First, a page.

Speaking of “going up to the roof” the trusses were so long for the upper part of the building, they had to be shipped in two parts with the intention of being assembled onsite. I wish we could be there to see these things being put into place.
Sunday, 27 September 2020
This weekend we went up to the land to see how things were doing. We didn’t get to see the slab because it didn’t get poured on Friday as we had hoped. One of my goals for the next few visits was to get some of the vast amounts of logs cut down into firewood so it can start seasoning for next fall. I took the chainsaw, bought a maul and splitting axe at the True Value in Waterbury on the way up and got ready for some wood cutting.
Saturday was gorgeous weather and we started work pretty early. By mid-afternoon we had a fairly good-sized stack of wood and were exhausted but it was a good start. Hopefully the slab gets poured on Monday and framing can get moving.
Wednesday, 23 September 2020
Concrete Slab Soon
The builders have poured the concrete footers and frost walls and then moved on to installing the EPS foam that will serve as additional frost blocking under the slab. Conduits for the waste lines, electric and cables are run underground and positions set through the slab and yesterday and today vapor barriers and framing will take place, setting up for the concrete slab pour on Friday. This timing works out great because we are going to be in Vermont from Friday to Sunday.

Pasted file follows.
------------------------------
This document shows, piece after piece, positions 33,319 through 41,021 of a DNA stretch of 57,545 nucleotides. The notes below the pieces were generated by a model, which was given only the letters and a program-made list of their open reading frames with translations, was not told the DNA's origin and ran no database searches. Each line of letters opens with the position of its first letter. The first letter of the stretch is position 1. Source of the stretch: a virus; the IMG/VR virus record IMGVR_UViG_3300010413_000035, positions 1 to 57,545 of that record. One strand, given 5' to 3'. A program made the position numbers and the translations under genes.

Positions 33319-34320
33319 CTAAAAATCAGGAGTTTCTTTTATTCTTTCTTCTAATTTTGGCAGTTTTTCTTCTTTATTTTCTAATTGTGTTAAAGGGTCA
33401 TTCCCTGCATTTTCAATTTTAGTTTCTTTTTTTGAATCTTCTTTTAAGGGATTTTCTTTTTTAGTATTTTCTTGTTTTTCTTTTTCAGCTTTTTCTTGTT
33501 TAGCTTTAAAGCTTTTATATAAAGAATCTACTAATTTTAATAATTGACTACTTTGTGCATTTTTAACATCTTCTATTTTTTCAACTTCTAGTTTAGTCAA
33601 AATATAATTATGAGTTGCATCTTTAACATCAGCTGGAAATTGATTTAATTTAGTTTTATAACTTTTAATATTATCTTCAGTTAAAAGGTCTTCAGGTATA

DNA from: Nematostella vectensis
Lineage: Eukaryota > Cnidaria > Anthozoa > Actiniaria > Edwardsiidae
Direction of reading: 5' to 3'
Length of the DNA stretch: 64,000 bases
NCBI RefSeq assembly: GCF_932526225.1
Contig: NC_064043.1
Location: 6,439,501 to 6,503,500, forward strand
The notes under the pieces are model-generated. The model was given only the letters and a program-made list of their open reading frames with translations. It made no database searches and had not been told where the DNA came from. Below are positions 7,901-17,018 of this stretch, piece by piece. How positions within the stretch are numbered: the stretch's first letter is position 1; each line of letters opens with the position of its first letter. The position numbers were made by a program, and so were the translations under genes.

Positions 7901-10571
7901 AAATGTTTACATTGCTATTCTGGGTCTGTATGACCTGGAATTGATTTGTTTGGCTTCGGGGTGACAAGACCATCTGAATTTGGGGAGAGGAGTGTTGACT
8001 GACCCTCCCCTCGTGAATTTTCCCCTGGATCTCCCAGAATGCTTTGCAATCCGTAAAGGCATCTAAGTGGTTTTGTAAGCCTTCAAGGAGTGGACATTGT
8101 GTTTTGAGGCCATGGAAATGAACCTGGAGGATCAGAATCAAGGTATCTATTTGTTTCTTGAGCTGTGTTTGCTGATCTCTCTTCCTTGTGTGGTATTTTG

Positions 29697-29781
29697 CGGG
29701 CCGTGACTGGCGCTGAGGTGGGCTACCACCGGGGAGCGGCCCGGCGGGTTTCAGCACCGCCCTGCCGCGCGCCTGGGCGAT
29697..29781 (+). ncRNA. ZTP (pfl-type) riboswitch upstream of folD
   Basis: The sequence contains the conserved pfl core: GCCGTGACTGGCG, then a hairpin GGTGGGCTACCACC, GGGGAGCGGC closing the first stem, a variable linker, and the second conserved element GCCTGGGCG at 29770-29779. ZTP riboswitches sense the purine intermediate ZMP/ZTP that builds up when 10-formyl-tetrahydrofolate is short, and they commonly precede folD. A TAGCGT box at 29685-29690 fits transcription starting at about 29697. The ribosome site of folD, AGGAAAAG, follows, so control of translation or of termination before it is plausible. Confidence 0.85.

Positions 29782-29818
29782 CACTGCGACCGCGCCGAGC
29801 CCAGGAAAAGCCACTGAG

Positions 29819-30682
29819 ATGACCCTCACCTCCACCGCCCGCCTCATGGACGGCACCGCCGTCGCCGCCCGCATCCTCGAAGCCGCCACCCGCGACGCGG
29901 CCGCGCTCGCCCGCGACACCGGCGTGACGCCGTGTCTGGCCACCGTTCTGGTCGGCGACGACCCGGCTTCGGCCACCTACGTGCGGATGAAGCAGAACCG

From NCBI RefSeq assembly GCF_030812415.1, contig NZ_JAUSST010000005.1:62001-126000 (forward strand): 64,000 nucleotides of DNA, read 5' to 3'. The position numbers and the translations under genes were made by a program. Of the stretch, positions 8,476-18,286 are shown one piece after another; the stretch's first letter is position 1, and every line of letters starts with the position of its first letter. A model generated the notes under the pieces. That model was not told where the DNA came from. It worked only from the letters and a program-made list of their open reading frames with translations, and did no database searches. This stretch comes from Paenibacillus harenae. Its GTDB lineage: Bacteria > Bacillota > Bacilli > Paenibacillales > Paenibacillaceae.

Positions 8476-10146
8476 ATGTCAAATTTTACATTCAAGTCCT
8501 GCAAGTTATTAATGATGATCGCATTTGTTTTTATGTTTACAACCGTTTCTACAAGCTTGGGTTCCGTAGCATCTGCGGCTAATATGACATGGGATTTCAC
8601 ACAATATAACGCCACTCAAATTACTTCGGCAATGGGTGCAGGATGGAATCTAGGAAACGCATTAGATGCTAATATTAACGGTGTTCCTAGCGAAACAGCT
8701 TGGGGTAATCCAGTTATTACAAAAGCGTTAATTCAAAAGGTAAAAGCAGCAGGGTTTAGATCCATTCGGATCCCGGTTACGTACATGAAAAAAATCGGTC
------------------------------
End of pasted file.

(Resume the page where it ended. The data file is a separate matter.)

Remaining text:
Sunday, 13 September 2020
Wall Forms and Concrete
Now that the footers are completed, the next step is to pour the frost walls that run most of the way around the site. There are some parts of the foundation that use pilings to serve as a basis for a non-slab area that will consist of cedar decking. These areas are, specifically, the walkway between the garage and main house and the floor of the screened porch on the north side of the house.
The contractors spent the week putting up concrete forms and surveying to make sure everything was laid out to the right height and pin-perfect before they started pouring concrete. From the looks of it, these walls should get poured early in the week, then the forms will be stripped and they start work on the forms for the final concrete slab.